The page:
The business mandates end-of-day reports. The data required for these reports is locked up in CSV files hosted on a FTP server. Each file can range from hundreds to thousands of MBs (i.e., GBs) of records. Records need to be cleansed, massaged, enriched, and transformed from one format to another. Furthermore, some record sets need to be joined with others. At the final stages of the process, the target records have to be written to files and uploaded to a CRM.
The business decides to use Messaging for ETL. The rationality behind such a decision can vary. One argument might be that some messaging solutions are suited for ETL tasks because they come with a broad set of protocol adaptors and have sophisticated transformation capabilities. The messaging solution could be an ESB, even though the term appears to have fallen out of fashion with the marketing crowd nowadays.
Predictably, the development team models each record as a message. Messaging patterns are used to solve common recurring problems. For example, message queues in order to process the records concurrently between competing consumers; message translators for cleansing, massaging, enriching and transforming the data; aggregator to join records. Applying these patterns is sufficiently easy if the messaging solution has them baked-in.
Loosely speaking, the primitives offered by messaging solutions are overly low-level and general for ETL operations. Taking the context above, reasoning about the application becomes hard when you have more than a handful of joins. Aggregators think in terms of correlation keys while we tend to think in higher terms of join columns. Similarly, message queueing and competing consumers is a low-level way of concurrently processing records. It's more useful for us to think in terms of partitioning the record stream in order to achieve concurrency and not having to worry about queues, consumers, and so on.
Conceptual dissonance is one aspect to the problem of Messaging for ETL. Another aspect is performance. Treating each record as a packet of data and processing them in a single go leads to a high rate of message traffic that is uniform over time. From my experience, this often causes a significant, if not drastic, drop in throughput simply because most messaging solutions can't reliably cope with this pattern of traffic. Lock contention is a key factor for this. To illustrate the point, consider the message ID. Several messaging solutions generate a UUID, representing the message ID, and add it to the message before going on to publishing it. Generating a UUID involves obtaining a global lock. As the reader produces hundreds of thousands of messages while it's churning through the CSV files, concurrently, the aggregator is combining individual messages to produce messages with new UUIDs. Given the stream of messages is constant and without any respite, the result is a high rate of lock contention caused by the reader and aggregator fighting each other out for the lock to generate UUIDs.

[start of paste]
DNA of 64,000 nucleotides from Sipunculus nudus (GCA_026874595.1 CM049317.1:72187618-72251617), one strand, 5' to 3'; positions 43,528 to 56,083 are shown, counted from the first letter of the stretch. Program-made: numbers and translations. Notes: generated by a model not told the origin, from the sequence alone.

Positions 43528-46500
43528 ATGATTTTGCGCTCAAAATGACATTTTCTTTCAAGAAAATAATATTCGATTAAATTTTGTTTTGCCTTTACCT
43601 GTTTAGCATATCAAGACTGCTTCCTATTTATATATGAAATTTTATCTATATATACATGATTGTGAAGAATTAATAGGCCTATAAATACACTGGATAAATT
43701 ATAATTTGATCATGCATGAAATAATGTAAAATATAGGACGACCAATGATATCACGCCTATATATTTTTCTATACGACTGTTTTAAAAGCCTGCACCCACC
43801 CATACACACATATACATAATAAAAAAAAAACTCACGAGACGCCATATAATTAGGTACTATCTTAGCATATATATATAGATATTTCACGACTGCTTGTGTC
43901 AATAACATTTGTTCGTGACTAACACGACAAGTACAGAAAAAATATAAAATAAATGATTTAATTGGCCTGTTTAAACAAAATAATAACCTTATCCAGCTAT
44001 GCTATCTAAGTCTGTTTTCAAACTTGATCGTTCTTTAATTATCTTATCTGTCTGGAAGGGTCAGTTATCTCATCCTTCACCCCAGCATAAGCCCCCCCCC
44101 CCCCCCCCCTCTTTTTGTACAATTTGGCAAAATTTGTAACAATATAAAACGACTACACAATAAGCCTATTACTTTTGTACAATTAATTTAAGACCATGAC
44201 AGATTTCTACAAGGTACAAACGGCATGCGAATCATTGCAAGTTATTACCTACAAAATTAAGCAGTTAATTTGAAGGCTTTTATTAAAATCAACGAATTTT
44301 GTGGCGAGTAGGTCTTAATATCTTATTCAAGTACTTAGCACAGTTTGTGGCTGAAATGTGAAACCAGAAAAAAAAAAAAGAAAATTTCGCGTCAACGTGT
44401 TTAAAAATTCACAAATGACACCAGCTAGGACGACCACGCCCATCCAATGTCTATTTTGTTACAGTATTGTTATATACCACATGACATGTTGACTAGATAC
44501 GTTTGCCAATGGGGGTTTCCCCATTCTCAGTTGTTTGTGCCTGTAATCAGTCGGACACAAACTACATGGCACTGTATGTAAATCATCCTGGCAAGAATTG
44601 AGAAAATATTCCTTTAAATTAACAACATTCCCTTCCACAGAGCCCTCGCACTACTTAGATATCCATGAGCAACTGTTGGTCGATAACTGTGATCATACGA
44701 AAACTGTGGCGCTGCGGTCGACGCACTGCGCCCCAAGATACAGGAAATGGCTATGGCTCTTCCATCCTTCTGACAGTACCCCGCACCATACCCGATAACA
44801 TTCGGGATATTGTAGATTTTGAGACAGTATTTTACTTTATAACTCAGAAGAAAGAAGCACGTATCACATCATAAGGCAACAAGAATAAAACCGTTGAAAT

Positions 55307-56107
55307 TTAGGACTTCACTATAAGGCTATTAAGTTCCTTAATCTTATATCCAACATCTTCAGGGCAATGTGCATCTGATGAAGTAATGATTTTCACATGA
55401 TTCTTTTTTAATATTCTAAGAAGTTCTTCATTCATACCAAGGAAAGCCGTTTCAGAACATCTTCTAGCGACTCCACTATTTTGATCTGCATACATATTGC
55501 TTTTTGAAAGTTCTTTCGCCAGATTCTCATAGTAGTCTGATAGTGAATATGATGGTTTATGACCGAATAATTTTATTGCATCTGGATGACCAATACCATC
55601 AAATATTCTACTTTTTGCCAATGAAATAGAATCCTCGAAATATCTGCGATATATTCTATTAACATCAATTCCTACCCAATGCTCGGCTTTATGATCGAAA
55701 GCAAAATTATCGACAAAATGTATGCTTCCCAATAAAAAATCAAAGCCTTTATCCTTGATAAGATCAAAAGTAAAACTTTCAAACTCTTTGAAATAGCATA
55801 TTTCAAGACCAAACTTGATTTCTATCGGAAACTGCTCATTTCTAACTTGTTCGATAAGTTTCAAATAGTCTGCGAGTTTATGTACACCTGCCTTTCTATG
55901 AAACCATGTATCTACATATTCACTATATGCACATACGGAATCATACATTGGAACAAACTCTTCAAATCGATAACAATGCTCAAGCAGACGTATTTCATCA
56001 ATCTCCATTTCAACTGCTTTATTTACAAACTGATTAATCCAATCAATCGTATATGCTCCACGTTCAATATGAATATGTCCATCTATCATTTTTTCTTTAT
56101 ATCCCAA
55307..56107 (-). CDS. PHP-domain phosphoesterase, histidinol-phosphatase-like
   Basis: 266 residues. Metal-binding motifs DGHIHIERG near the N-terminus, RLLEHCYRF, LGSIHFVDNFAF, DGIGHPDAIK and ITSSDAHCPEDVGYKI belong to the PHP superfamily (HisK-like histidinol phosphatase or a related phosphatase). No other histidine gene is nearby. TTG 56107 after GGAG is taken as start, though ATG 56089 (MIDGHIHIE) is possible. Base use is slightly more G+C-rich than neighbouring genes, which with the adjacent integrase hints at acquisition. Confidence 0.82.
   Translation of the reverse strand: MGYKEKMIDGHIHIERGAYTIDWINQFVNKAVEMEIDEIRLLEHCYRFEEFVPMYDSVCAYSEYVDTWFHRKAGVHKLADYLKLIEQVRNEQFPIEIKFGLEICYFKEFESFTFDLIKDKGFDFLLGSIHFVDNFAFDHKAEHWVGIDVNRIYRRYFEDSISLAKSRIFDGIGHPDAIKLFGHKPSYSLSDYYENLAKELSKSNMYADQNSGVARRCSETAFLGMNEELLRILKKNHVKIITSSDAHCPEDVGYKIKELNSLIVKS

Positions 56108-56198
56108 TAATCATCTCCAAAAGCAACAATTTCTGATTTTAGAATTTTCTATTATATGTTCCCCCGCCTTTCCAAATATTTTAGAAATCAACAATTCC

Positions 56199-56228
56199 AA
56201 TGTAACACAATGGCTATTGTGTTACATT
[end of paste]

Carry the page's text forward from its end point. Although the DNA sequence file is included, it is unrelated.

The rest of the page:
One way to untangle this anti-pattern is to migrate the data intensive logic to another tool. A staging database may be a good initial candidate where you can leverage SQL for the heavy-lifting. Other candidates include ones specifically built for ETL. This doesn't mean you're stuck with having to purchase a proprietary ETL tool. Open-source alternatives do exist like Pentaho. If the data you're transforming is in the realm of "Big Data", where you need to distribute its processing across a cluster of nodes, map/reduce frameworks such as Apache Spark or Apache Hadoop should be considered.